President’s Notebook

We Bid Farewell to Two
Influential APEGGA Builders


Life-changing events. We can all think back over our lives and careers and think of several times when something happened that changed our lives. We may not have appreciated the significance at the time, but in looking back, we know that a turning point was reached.

Stewart McIntosh, P.Eng., called me in the summer of 1991 and asked me to sit on APEGGA's Practice Standards Committee. I agreed, and for me that was a life-changing event. I had not been an active volunteer with APEGGA before then, but Stewart's call put me on the path to the role I have today.

Stewart had the same influence on a great many other members of APEGGA who are now also active volunteers. We have a great deal to thank him for.

Beyond convincing so many to give some of their time to our professions, Stewart led by example, regularly demonstrating by his own actions the meaning of professional conduct. Stewart was the APEGGA staff member responsible for the Investigative Committee in the most recent several years.

In this role, he counselled many individuals who had become involved in APEGGA's Discipline Process, either by filing a complaint or by being complained against. Stewart was well known for his diligence in these matters, and his vigorous defence of fairness and justice for all who became involved in the process.

As you probably know, Stewart McIntosh passed away on Jan. 17. I mentioned Stewart in my November column, shortly after he had retired from APEGGA at the age of 79 years, and there have been several other articles, including the obituary that you will find on Page 6 of this issue of The PEGG.

In the final weeks of his life, Stewart received a concrete demonstration of the respect his peers have for him. In December he was presented the 2005 APEGGA L.C. Charlesworth Summit Award in a special ceremony.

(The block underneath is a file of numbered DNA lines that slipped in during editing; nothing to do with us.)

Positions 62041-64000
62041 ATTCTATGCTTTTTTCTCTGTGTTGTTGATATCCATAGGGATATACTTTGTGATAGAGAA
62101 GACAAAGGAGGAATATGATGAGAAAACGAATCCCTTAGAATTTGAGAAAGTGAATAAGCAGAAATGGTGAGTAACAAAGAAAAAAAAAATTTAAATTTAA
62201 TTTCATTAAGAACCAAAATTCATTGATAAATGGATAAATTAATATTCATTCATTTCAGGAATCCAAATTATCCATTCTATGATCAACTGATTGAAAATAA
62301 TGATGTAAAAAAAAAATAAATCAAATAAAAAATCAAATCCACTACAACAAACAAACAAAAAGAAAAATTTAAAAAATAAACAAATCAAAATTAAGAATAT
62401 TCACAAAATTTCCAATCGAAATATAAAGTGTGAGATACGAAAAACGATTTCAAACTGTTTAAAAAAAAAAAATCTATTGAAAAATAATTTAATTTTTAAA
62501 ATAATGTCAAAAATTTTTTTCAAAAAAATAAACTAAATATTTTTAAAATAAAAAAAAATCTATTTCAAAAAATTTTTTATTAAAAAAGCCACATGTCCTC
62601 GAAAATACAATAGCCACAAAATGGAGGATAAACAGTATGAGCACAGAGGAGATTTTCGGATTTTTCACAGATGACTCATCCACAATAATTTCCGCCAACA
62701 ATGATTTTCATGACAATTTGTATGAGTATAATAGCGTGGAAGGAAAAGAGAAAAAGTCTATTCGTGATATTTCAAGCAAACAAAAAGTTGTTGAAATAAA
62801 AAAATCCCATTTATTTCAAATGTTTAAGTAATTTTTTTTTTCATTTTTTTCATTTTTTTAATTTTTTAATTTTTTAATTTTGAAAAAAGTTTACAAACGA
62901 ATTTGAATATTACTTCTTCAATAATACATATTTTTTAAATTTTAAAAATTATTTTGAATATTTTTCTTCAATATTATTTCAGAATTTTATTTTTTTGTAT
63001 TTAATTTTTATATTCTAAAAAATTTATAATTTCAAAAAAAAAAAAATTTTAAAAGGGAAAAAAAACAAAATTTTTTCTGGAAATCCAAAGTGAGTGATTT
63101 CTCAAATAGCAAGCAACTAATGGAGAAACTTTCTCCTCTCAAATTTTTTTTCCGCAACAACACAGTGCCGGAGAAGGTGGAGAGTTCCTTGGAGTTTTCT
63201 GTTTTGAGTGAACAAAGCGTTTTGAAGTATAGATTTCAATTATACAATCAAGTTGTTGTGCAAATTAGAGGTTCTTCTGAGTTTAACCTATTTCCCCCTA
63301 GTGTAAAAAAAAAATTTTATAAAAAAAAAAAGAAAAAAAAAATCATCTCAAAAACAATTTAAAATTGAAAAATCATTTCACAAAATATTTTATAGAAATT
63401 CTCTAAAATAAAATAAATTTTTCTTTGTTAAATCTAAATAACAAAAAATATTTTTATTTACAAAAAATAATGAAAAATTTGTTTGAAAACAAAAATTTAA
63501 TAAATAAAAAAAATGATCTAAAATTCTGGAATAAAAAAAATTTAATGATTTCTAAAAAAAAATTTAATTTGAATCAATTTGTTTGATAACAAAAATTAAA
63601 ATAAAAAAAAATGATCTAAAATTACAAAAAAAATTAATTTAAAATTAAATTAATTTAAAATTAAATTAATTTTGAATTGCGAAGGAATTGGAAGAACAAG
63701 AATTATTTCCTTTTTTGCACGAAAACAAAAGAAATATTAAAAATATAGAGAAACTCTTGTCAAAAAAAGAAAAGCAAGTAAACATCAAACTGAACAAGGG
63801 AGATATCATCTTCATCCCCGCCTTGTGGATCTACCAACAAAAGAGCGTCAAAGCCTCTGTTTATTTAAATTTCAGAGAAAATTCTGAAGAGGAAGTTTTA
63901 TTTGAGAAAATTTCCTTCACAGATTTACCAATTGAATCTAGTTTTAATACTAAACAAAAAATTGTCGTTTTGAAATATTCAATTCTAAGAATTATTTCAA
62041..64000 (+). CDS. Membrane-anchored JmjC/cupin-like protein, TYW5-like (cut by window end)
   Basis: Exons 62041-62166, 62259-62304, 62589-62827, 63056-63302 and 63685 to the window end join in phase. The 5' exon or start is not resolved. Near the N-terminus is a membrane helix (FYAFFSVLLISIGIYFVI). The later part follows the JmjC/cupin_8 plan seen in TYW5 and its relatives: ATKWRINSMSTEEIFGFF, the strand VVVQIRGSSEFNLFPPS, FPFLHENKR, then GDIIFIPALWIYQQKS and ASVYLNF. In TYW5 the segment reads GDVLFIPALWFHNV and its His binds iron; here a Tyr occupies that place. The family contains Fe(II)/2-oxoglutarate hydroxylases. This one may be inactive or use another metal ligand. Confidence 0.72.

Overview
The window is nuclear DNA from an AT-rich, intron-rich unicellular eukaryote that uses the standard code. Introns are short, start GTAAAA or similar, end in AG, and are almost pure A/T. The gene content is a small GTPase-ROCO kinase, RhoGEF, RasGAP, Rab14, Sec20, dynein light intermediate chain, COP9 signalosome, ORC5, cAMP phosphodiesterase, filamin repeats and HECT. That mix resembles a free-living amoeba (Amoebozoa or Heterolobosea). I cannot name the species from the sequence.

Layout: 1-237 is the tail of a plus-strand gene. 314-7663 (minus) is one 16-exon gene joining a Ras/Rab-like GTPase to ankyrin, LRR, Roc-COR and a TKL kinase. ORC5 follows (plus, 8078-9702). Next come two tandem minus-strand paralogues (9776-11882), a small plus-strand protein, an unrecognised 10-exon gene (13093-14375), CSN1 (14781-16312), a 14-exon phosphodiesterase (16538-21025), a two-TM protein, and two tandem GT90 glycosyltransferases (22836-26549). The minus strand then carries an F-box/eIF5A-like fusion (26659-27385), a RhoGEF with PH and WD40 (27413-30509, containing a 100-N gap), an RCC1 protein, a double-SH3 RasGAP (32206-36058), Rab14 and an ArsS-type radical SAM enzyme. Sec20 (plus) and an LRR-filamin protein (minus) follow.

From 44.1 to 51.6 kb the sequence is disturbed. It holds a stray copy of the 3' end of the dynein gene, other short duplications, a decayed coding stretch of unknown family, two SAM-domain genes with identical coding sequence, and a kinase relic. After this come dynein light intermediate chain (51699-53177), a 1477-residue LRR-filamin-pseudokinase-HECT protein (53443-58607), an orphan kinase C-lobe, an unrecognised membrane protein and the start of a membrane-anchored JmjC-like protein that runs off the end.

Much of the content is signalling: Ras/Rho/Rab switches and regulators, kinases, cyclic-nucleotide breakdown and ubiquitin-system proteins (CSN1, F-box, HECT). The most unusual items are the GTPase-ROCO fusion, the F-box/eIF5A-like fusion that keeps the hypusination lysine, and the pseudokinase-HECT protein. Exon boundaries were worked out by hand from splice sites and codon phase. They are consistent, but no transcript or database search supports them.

This is not just any award. In many ways, it represents the kind of service that ensures APEGGA continues earning the privilege of self-governance. It is about long-term, exemplary service to the professions.

The Charlesworth Award goes to a member who has served the profession diligently for many years and made substantial contributions to the operation of the Association and the advancement of professional status. I can't think of a more deserving recipient than Stewart.

Another Loss
APEGGA lost another strong supporter in December of 2004. Dr. Norman Wagner passed away on Dec. 10 after a long battle with cancer. Norman had been a public member of APEGGA Council for four years, and an active and valued contributor to our Council meetings.

He understood very well that his role on Council was to represent the public, and to ensure that APEGGA's policies put the public interest first.

Norman brought a unique perspective to our Council meetings. He was both an academic and a business person, with plenty of experience in group decision-making. He was often able to help us see what we otherwise might have missed, and to do so in ways that eased tensions and brought humour to the table.

Among his many achievements, Dr. Wagner was president and vice-chancellor of the University of Calgary from 1978 to 1988. He was chairman, president and chief executive officer of Alberta Natural Gas Co. Ltd. from 1991 to 1994, and was an officer of the Order of Canada. He was active in the community and served on many boards.

Dr. Norman Wagner was a busy man, but in addition to his many commitments away from APEGGA, he found time to act as a sounding board and mentor for APEGGA's presidents. All who worked with him in that way found the exposure to his perspective and unique way of thinking to be enormously valuable — so much so that the relationships established over many breakfasts carried on well after the presidents' terms had ended.

Establishing a relationship such as this with Norman proved to be another of those life-changing events for those who were lucky enough to benefit from his counsel.

APEGGA will miss Stewart and Norman. We are saddened that they are gone and that we will not have the benefit of their leadership in the times to come. Both of these gentlemen, though, would much prefer that we remembered them for their wond-erful contributions, and for the wisdom and joy that they brought to our lives. We shall do that.

We will continue to look to their examples for guidance, and remember our relationships with the pleasure and appreciation that both men prompted and would have loved to see.

If you have questions or comments, you can reach me at president@apegga.org.

Author Credits

APEGGA President